(Bangkok) – Burma’s national government should immediately and impartially investigate reports of sectarian killings in western Burma, Human Rights Watch said today.
Violence primarily by ethnic Arakanese Buddhists against Rohingya Muslims in Du Chee Yar Tan village in the Maungdaw township of Arakan State resulted in an least four dozen deaths, according to the Office of the United Nations High Commissioner for Human Rights. The violence began on January 9, 2014, when Arakanese villagers attacked and killed eight Rohingya who were allegedly being smuggled through the area, which is close to the Bangladesh border. The UN reported that on January 13, Rohingya villagers captured and killed a police sergeant, after which local police and Arakanese attacked and killed at least 40 Rohingya men, women, and children. Humanitarian organizations have said that they have treated a number of Rohingya from the area who had gunshot, knife, and machete wounds.
“The Burmese authorities need to promptly and transparently investigate this deadly violence, prosecute those responsible, and ensure aid gets to those in need,” said Phil Robertson, deputy Asia director. “Official discrimination against the Rohingya population and impunity for past abuses has created a fertile ground for new atrocities to take place.”
Villagers from Du Chee Yar Tan fled after the attacks. The authorities have prevented the media from going to the area, making reporting difficult. The situation around Du Chee Yar Tan remains tense.
Reports received by Human Rights Watch say that police authorities have orally issued a blanket order permitting the arrest of all Rohingya men and boys over the age of 10 in the area. In the event such an order has been issued, it should be rescinded immediately and authorities should act to ensure the safety of the entire population in the area.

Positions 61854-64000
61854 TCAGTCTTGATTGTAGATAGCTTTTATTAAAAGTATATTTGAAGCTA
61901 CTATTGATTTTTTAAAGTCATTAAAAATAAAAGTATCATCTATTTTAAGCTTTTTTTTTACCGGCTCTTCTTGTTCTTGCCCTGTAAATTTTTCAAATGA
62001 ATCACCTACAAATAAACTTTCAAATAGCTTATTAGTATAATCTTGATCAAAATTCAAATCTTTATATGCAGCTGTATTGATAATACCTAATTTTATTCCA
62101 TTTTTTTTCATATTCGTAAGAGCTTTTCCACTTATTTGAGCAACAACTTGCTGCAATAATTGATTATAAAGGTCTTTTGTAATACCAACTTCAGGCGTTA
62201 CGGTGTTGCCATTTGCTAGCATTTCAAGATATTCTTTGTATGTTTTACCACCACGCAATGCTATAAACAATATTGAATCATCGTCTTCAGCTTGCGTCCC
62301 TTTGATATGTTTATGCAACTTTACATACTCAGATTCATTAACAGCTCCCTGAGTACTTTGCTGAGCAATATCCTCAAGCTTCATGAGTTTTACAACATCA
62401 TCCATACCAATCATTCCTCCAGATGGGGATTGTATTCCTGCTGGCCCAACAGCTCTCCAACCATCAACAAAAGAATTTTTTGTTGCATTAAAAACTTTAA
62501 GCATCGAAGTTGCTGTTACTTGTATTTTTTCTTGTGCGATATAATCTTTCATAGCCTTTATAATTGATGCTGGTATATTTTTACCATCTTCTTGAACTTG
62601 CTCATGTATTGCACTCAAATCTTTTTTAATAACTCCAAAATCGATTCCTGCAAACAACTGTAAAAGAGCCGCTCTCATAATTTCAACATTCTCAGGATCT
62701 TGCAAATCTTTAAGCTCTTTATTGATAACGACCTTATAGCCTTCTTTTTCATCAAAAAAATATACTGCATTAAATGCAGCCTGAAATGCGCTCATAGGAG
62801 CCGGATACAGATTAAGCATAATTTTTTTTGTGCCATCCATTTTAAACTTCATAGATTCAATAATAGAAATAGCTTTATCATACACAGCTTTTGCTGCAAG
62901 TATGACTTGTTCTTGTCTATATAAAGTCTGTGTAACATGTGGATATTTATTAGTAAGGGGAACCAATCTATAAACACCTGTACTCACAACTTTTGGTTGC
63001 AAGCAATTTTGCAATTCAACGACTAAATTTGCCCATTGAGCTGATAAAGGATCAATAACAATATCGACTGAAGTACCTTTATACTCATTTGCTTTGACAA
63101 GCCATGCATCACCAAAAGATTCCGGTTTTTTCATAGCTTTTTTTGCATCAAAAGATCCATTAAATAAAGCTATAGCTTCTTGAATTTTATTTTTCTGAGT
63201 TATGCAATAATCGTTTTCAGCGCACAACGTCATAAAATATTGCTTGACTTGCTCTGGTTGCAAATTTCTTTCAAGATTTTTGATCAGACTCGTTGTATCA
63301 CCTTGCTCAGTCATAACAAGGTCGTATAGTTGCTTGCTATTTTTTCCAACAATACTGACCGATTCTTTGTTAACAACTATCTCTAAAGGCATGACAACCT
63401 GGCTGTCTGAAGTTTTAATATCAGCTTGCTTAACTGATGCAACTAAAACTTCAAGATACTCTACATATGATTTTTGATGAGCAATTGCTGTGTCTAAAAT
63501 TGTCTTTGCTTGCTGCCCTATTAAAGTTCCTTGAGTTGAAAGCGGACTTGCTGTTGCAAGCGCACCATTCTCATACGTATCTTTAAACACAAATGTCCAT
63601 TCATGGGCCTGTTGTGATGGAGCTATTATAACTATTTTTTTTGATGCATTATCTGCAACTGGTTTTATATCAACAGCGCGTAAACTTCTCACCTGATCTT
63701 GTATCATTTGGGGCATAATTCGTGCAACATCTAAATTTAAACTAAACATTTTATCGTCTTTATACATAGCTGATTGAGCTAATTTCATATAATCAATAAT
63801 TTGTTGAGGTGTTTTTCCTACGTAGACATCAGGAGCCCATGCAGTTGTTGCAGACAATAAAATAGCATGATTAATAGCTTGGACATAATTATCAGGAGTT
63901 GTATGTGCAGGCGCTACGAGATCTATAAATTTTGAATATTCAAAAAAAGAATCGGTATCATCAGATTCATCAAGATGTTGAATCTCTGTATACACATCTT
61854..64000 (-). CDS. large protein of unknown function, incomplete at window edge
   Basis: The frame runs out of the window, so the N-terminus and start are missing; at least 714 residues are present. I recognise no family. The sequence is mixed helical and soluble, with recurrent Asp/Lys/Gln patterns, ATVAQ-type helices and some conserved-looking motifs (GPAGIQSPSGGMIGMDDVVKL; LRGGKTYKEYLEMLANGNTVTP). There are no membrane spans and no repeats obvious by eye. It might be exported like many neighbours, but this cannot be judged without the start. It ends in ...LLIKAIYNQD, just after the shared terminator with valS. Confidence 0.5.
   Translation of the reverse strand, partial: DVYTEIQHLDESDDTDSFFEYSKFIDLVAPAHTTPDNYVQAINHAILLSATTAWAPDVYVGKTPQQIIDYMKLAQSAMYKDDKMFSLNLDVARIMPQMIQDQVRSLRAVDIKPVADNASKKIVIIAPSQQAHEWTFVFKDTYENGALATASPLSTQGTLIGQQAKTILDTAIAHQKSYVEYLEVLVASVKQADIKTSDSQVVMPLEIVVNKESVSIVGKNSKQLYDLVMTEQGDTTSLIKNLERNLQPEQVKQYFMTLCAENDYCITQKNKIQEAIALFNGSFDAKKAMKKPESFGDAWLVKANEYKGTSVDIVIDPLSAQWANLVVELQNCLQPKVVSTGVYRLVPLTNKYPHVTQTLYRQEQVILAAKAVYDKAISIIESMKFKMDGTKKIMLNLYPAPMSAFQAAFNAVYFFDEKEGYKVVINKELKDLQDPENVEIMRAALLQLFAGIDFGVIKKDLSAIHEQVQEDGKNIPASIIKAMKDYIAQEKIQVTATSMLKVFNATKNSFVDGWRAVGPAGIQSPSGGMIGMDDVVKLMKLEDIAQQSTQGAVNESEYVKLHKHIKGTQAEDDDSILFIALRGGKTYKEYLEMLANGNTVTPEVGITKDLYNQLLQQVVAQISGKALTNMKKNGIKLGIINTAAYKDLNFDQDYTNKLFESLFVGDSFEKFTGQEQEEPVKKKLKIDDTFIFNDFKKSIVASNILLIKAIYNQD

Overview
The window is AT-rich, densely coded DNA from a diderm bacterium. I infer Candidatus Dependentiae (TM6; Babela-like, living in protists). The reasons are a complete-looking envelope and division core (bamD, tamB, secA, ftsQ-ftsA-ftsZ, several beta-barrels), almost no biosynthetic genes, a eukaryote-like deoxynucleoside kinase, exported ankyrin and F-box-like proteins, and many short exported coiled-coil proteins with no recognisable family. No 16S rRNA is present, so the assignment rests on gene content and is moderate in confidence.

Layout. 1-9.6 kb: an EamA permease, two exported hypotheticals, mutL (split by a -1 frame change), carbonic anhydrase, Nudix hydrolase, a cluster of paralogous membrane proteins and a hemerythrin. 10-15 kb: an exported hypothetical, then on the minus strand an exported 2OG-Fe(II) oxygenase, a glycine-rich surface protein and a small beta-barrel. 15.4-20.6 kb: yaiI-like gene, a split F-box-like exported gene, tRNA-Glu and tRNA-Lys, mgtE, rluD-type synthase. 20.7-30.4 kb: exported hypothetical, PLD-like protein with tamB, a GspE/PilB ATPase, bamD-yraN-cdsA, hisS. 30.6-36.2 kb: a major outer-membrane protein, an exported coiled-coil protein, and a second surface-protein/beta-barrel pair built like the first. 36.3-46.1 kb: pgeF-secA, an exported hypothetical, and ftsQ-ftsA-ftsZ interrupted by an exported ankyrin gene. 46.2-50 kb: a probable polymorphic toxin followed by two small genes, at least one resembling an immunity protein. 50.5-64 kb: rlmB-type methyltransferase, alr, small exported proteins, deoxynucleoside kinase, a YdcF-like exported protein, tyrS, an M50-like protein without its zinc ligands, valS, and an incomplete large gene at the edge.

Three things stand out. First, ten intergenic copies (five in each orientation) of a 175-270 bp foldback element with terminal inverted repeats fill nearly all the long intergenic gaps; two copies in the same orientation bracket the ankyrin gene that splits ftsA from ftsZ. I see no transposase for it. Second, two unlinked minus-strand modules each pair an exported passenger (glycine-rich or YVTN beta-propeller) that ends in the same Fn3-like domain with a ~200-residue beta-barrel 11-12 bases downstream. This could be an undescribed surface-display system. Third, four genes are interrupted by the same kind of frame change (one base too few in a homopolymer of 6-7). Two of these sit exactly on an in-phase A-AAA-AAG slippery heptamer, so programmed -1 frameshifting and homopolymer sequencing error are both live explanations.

The government’s immediate response to reports of the killings suggested that they were not being taken seriously. Last week, Ye Htut, the President’s Office spokesman, dismissed initial reports of the violence. A visit to the area by Arakan State authorities and police commanders on January 22 also denied the extent of the violence.
Human Rights Watch’s investigations into violence in Arakan State in June and October 2012 found evidence that security forces and members of Arakanese groups committed crimes against humanity in a campaignof “ethnic cleansing.” More than 180,000 Rohingya remain internally displaced today and many others have fled the country. A government-appointed commission conducted an inquiry and released its findings in April 2013. Those findings failed to address accountability for the violence and most of the commission’s other recommendations have also not been implemented.
President Thein Sein and national-level security officials should take immediate steps to prevent further violence, including by deploying security forces under national government command and control.
The national government should order local-level authorities to lift all restrictions on the rights of the Rohingya community, including on freedom of movement, employment, religion, marriage, and access to health care. It should also immediately lift restrictions on access by UN and other international humanitarian agencies to the area to provide urgently needed humanitarian assistance, as called for by senior UN officials.
“Official denials of violence send the message to abusive local authorities that attacks against Rohingya will be ignored,” Robertson said. “The national government should take control of the situation and ensure security and protection of rights in an impartial manner, with a priority on preventing violence.”